Kirsty Weakley: Don’t be fooled by political rhetoric, there’s little to celebrate from yesterday’s Spending Round 

05 Sep 2019 Voices

Yesterday the chancellor announced additional funding in a range of areas, with no departments seeing their budgets cut. But is this really good news?

Fergus Burnett

Like many I watched yesterday’s Spending Round statement from chancellor Sajid Javid with a mix of weariness and trepidation.

With a general election on the horizon, and the review itself being just for one year rather than the originally planned three, it was always unlikely that there would be much of any substance for the sector. 

Statements from the chancellor can only go roughly four ways for the charity sector:

  1. The chancellor announces funding cuts or changes to tax that have the, often unintentional, consequence of harming charities, and the sector mounts a campaign for a u-turn.
  2. The chancellor says nothing at all about charities and the sector complains that it has been ignored.
  3. The chancellor announces small, random pots of funding but nothing meaningful or strategic. Charities say thank you for the money but reiterate calls for more strategic thinking in the future.  
  4. The chancellor announces a package of strategic reform to improve the environment that the sector operates in. I’m not sure how the sector would react as I can’t recall it happening recently, but I assume if it did the reaction would be stunned silence. 

In some respects charities do have something to celebrate. The Charity Commission secured a small increase in its funding and there was a commitment, albeit a vague commitment, to increase funding to youth centres. 

Charities should also be relieved about additional funding for local authorities, social care and health. 

But the funding is short-term in nature, meaning charities and others will continue to operate with a harmful level of uncertainty, and it does not make up for the deep cuts that took place under austerity. 

Funding for the Charity Commission 

Austerity has seen the Commission have its budget halved in real terms, and as a consequence it has spent much of the last few years complaining about not having enough money to regulate effectively. 

So it’s understandable that the announcement that it had secured a 10 per cent boost to its budget was enthusiastically welcomed by its chief executive yesterday. 

The regulator’s lack of resource meant that there has been a prolonged debate on the sidelines about the feasibility of getting charities to pay for regulation. For as long as the government is steadily increasing the Commission’s funding it seems likely that those plans will be paused, if not scrapped entirely.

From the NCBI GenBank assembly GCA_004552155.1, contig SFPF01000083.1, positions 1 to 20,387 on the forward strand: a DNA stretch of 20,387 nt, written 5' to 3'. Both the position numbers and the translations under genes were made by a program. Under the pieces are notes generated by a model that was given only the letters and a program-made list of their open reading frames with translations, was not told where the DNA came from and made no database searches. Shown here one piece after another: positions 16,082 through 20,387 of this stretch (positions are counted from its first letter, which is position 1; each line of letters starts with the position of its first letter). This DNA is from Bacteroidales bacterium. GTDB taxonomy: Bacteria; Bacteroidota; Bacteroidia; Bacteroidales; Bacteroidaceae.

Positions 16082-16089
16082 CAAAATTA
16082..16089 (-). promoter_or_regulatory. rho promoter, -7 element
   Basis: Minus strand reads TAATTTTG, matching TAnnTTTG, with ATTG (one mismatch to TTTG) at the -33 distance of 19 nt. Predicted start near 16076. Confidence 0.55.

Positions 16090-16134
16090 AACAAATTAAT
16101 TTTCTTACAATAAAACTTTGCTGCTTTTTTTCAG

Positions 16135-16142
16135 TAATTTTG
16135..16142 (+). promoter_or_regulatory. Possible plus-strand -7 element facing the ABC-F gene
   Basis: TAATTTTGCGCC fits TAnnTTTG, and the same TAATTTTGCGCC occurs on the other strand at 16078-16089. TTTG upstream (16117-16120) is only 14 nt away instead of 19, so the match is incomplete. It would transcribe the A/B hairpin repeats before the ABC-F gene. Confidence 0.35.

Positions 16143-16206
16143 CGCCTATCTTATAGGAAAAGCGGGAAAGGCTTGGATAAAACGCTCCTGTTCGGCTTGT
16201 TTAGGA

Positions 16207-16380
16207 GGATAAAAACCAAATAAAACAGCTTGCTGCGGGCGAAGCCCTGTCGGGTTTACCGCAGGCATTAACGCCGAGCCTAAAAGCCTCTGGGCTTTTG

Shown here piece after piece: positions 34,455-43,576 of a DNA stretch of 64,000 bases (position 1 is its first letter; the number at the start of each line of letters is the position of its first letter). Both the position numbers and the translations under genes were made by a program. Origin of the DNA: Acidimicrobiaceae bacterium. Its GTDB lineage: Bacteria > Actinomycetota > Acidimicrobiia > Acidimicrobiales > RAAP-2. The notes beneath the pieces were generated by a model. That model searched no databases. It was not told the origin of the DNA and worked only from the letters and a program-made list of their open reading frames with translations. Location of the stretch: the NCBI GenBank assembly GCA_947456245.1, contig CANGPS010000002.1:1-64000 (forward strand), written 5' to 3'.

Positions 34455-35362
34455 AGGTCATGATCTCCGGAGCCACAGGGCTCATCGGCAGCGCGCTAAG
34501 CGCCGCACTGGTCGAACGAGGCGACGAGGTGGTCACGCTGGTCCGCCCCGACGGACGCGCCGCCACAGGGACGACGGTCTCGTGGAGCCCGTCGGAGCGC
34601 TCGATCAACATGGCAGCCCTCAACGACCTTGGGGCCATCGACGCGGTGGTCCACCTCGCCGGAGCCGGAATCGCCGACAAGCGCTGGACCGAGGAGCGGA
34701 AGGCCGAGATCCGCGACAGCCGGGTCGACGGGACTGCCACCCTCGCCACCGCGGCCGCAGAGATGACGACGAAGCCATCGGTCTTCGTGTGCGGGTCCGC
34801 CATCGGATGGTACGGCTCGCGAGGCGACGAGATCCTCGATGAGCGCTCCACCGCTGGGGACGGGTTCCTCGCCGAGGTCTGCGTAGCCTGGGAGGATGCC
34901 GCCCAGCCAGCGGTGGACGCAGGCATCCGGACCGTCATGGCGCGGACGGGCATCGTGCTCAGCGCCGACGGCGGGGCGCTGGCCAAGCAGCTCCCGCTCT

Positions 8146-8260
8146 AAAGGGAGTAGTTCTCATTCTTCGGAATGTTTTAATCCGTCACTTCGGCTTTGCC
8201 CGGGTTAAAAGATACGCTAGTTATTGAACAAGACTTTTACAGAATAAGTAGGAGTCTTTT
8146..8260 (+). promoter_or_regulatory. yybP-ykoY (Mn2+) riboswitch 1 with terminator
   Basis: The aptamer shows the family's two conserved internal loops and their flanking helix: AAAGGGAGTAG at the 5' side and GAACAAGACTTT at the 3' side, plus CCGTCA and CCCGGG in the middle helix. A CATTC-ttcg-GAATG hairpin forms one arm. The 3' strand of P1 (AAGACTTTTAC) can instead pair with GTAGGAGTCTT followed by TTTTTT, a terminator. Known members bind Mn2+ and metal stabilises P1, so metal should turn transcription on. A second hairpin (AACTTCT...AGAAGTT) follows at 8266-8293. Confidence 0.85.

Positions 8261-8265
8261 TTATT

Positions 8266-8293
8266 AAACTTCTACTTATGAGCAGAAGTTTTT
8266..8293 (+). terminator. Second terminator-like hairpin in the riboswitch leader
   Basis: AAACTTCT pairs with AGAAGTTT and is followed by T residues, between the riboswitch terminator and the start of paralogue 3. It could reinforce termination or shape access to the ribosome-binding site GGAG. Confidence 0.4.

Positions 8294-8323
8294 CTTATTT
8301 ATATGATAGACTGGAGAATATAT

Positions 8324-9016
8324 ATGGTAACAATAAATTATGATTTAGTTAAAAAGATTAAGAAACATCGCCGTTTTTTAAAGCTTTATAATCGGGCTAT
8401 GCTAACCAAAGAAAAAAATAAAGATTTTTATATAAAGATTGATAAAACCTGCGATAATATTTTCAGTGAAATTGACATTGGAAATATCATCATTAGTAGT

It’s also worth noting that, as with local government funding, this funding boost does not fill the gap left by years of austerity. And the ambitious strategy set out by the Commission’s leadership last year, which would see it be more proactive, surely necessitates a much larger cash injection. 

There are also the rumblings of concern about how the Commission plans to use its extra money. On NCVO’s blog, Paul Winyard, policy manager, wrote: "A swifter registration process, more regular updates to the register itself, and a better response to serious incident reports are improvements that would greatly increase the effectiveness of the regulator. 

"We would however be concerned if this additional funding were used by the Commission to act outside its scope, as a recent speech by its chief executive Helen Stephenson seemed to imply."

‘Getting a mention in the speech’ 

Following previous budget or spending announcements, sector figures have complained that charities were not mentioned.

Well hooray! Javid did mention a charity. He praised the work of Onside Youth Zone, and said he had charged the Department for Digital, Culture, Media and Sport with coming up with proposals for a Youth Investment Fund to support youth clubs. 

This is a welcome recognition of the valuable work youth clubs do, and an acknowledgement that the government’s youth policy needs to be about more than National Citizen Service. 

But it is incredibly vague. There were no further details about what this fund will look like, and crucially, when it is likely to be available. 

When I called DCMS, the press office point blank refused to talk about it, insisting that the Treasury was responsible for fielding all questions relating to yesterday’s announcement. The Treasury told me that it is not at the stage where they know how much is likely to be available, and that it is now up to DCMS to put together proposals, so future updates will come from them. 

Last night and this morning the minister for civil society, Baroness Barran, and secretary of state, Nicky Morgan, have said that they were pleased about the fund. 

What wasn’t said?

Often what isn’t said is more important than what is said at these announcements. 

There was no mention of the Shared Prosperity Fund – the pot of money that is supposed to replace funding from the European Union. A consultation was supposed to begin months ago and under normal circumstances would have been a matter of routine. 

What I find most puzzling is that in a speech that was intended to be about “the people’s priorities” and which included other vague commitments, there wasn’t space for a even a line about the Shared Prosperity Fund. 

Assuming that there is a general election announced soon, it will be important to see how closely the Conservative manifesto pledges mirror yesterday’s commitments, and if so how much they build on them. Charities desperately need stability and a long-term vision, but in current circumstances I wouldn’t be placing any bets on that happening soon. 

For more news, interviews, opinion and analysis about charities and the voluntary sector sign up to receive the Civil Society News daily bulletin here


More on